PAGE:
Remember the scene in "Prizzi's Honor" where Jack Nicholson as a New York hit man walks into an elegant Los Angeles bar for a romantic meeting with Kathleen Turner wearing a canary yellow sports coat and a black turtleneck sweater?
Nicholson's ensemble (thug chic?) drew howls of laughter from paying customers wherever the movie was shown. But Anthony Thomopoulos, then head of the entertainment division of ABC, which financed the theatrical feature, said he saw "Prizzi's Honor" about four times before it opened and never realized that scene was funny.
"I never got it; I never saw the humor in it until the first time we showed the movie to an audience," said Thomopoulos, now chairman of United Artists Pictures and a man of apparent sartorial taste. "The laugh was totally unexpected to me, and it was a terrific lesson."
The lesson was formalized as a Hollywood maxim--"Nobody knows anything!"--in screenwriter William Goldman's book "Adventures in the Screen Trade." Goldman wasn't referring to the IQs of studio production executives, but to the general inability of everyone to know how anything will play for audiences until audiences see it.
You'll have better luck fielding an all-Sasquatch basketball team than a studio production executive who will admit he or she cannot divine the success of proposed projects. But occasionally, insecurities surface, as they did at one of the networks (ABC, in fact, while Thomopoulos was president of the entertainment division) when it was revealed a few years ago that a psychic was among its paid consultants.
During the last decade--roughly dating from the box-office success of "Star Wars"--studio executives were on the same hunt, trying to make movies that would convince adolescents to see each one 10 times.
Those 14-year-olds are in their 20s now, presumably Yoda-proof, and their parents are celebrating their own freedom by returning to theaters. The whole demographic bulge has worked its way up the actuarial chart a couple of notches and--imperceptible as the difference may be to critics--movies are getting more sophisticated.
"We are trying to slant movies a little more toward young adults (than teen-agers)," said Thomopoulos, whose first film as UA chief has been the modest Diane Keaton hit "Baby Boom." " 'We are finding through our exit polls on 'Baby Boom' that the movie appeals to an older group, (age) 25-plus."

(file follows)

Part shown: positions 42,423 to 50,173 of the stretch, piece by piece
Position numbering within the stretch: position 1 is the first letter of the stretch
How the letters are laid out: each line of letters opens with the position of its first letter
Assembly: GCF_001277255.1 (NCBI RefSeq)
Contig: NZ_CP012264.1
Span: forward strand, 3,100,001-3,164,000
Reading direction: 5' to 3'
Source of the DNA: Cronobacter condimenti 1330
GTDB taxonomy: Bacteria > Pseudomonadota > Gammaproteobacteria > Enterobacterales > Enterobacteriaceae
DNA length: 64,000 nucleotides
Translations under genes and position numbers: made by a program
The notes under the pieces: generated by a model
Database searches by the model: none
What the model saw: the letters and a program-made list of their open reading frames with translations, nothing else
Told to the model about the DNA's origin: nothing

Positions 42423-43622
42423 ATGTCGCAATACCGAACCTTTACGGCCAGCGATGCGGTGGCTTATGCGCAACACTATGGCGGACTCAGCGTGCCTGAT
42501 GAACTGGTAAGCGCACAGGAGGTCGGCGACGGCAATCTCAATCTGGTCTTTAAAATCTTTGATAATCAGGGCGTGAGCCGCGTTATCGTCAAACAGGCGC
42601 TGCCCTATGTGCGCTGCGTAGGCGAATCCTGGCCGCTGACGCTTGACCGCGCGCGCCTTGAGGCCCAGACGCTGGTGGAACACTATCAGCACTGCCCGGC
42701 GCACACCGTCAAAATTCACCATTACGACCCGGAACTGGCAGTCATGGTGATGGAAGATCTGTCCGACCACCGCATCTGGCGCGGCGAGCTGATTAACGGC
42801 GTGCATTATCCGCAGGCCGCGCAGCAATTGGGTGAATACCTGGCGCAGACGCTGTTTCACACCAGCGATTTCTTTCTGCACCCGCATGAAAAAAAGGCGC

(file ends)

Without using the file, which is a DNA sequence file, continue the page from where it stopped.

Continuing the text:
Thomopoulos doesn't want to dwell on the age issue. In the unstable world of studio management, defining target audiences is like holding a resignation to your head and signing it. The truth is that studios can no longer count on teen-agers to hold them up. They can no longer aim every one of their movies at that audience and expect three or four of them to go through the roof.
Video and cable have complicated the lives of the leaders in both television and film industries. Audiences are more fragmented, less dependable. Consequently, there is less talk about concepts ("It's 'High Noon' in outer space") and more concentration on story.
Eighteen months ago, UA executives were talking about making "high-concept films that can be made with fiscal responsibility." Thomopoulos now talks about getting a balanced slate of films.
"The whole thrust of both (TV and film) is the story," Thomopoulos said. "There is incredible competition right now for good stories, for good writers. We have to come up with the best written words we can. If we get the right story, we attract the best people."
"Baby Boom" is a case in point, he said. Charles Shyer and Nancy Meyers' script, about a career woman whose priorities are rearranged by her inheritance of an orphaned baby, was so strong he was able to attract Keaton as its star. The movie was released slowly because of its appeal to older moviegoers, but it is doing well.
Last weekend, "Baby Boom" trailed only "Running Man," "Fatal Attraction" and "Hello Again" on the box-office chart, despite being in from 300 to 800 fewer theaters. The film has grossed more than $16 million.
"I think we caught (a trend) with 'Baby Boom,' " said the 49-year-old Thomopoulos, whose four children include one daughter (by his first wife) in her 20s and another (by his current wife, Christine Ferrare) under 20 months. "There is a little re-establishment of values. People are asking themselves what's important in life: 'Is the rat race the ultimate, or is it family and kids?' "
Thomopoulos keeps a copy of a book about United Artists' history in his office and said he is often humbled by its contents.
"There's a hell of a heritage here to deal with," he said, flipping through the history of the company originally formed by Mary Pickford, D. W. Griffith, Douglas Fairbanks and Charlie Chaplin. "I sit here sometimes at night and think about the wonderful films that have come out of this company. What a challenge to say, 'I want to add something to that library. I want to make some pictures that belong in that book.' "